> >
          > >
          >
          > > For what it's worth, Roland seems to like the Roddier test.
          > >
          > > One of these days I'll probably run it on my scope, but while I
          > > apparently have the equipment, and it's "easy", it's not nearly as
          > > easy as looking through the scope and enjoying the view.
          > >
          >
          > I'd like to give this a go but using the FIT file direct from an
          > STL-11K didn't work. I sure agree about the looking instead.
          >
          >
          > Tim
          >
        • zeissnut
          ... Hi Markus, I run the yahoo Roddier group. I think we are still trying to understand how reliable Roddier is. So far it seems good -- we have three scopes
          Message 4 of 13 , Feb 4, 2007
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            --- In tmboptical@yahoogroups.com, "Markus Ludes" <anfrage@...> wrote:
            >
            > Hello,
            >
            > a question, how reliable is such test ? I mean if it would be
            > relaible , why manufactors need to spend money to do testreports ?
            >
            > And such testresults we have seen extremly seldom in reliable test
            > by other worldclass makers
            >
            > thanks for explanations
            >
            > Markus

            Hi Markus,

            I run the yahoo Roddier group. I think we are still trying
            to understand how reliable Roddier is. So far it seems
            good -- we have three scopes with interferograms and
            Roddier so far always agrees to within 1% Strehl. But
            these are all very good scopes with Strehl 98% or better.
            We still need more scopes with interferograms, especially
            scopes of lower quality to compare the techniques.

            But Roddier is a very promising technique, and people with
            simple equipment -- camera or webcam -- can make some
            quantitative assessment. And we can test outside under
            the stars in real conditions (11F right now!).

            That is it not used by world class makers is natural.
            It is rather new technique, not yet completely proven.
            Also it does not lend itself well to needs of lens or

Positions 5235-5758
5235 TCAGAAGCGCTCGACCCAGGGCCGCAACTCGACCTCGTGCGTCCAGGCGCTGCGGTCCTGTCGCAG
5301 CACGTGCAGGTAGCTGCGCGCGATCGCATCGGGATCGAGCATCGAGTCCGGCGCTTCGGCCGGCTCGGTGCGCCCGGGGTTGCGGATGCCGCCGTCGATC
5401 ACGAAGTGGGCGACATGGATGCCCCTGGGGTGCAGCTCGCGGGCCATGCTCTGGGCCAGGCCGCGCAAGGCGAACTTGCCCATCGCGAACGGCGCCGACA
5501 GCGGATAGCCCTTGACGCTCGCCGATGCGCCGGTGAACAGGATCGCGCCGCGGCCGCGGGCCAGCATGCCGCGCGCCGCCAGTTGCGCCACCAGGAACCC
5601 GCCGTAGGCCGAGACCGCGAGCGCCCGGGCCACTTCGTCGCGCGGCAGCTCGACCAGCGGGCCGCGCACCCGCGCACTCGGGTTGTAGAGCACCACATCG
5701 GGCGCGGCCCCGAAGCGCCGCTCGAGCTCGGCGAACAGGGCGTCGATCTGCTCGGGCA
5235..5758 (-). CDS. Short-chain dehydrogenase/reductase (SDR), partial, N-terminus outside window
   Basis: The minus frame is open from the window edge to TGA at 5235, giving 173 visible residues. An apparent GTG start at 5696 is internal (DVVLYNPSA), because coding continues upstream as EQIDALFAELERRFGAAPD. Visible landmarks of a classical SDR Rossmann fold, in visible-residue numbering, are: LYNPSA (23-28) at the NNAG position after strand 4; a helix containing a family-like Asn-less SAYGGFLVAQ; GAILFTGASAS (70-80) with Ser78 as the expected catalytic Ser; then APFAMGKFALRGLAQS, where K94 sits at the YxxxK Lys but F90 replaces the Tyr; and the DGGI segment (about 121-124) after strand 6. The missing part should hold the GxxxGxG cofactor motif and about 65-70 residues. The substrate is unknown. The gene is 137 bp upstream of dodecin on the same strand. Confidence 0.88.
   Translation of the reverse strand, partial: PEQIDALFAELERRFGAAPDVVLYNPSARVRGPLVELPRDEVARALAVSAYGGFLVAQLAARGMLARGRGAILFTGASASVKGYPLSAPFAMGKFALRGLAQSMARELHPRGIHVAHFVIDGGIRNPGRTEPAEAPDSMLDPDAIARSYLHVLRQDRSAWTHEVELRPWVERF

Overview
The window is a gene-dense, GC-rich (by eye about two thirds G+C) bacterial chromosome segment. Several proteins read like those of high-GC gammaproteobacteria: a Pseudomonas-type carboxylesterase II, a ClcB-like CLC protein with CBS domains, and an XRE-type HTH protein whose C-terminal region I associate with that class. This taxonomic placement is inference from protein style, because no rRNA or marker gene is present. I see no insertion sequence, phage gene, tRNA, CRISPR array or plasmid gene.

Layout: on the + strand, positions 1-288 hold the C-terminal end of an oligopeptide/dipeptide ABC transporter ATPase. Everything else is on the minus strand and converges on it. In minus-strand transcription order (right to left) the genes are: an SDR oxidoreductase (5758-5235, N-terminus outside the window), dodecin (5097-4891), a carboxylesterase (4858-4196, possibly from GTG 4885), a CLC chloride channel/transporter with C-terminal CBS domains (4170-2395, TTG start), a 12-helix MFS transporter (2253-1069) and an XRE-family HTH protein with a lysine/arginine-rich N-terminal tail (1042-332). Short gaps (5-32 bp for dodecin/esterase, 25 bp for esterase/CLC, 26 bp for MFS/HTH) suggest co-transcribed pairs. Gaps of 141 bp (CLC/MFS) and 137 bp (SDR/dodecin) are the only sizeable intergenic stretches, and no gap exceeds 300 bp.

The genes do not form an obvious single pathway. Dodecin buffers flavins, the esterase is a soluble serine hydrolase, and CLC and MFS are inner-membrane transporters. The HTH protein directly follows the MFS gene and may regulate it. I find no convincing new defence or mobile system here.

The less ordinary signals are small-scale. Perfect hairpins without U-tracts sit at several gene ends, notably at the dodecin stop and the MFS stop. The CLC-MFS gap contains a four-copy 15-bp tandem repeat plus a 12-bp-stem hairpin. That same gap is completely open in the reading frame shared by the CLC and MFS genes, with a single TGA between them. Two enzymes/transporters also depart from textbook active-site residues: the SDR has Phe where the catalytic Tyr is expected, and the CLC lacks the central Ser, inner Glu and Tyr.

mirror maker. For example, Foucault is much easier for
            mirror maker -- for Roddier what optician wants to
            assemble telescope, collimate, take outside and cooldown
            for hours, just to make a 2 minute test? It is too much
            work for mirror maker, but for observer it is perfect.

            I am hoping it will become more accepted and popular as
            we make further tests on it. Imagine if every telescope
            owner can make simple test and know Strehl is xx%,
            wavefront errors, etc. -- I think Roddier has potential
            to do this. Interferometry will still be the "gold"
            standard, but maybe Roddier can be "silver" or "bronze."

            - John B.
          • Orion_60640
            ... such ... If you don t recognize it, the technique was made famous by IBM in the sales of large computers. It s called FUD - Fear, Uncertainty, Doubt.
            Message 5 of 13 , Feb 5, 2007
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              --- In tmboptical@yahoogroups.com, "Bob McCourt" <ESUTEK27@...> wrote:
              >
              > Markus,
              >
              > From the research I have been doing the test is turning out to be
              > quite accurate really and scales very well with those reports that
              > have come with scopes. As it's been said, Roland seems to put some
              > validity in them and that is a pretty strong statement.
              >
              > I have a question. And this is asked with all due respect. Why have
              > you/Do you continue to beat the daylights out of this scope? Why
              such
              > a negative post over at CN's?


              If you don't recognize it, the technique was made famous by IBM in the
              sales of large computers. It's called "FUD" - Fear, Uncertainty,
              Doubt. I'll leave it to you to make a value judgement on its use.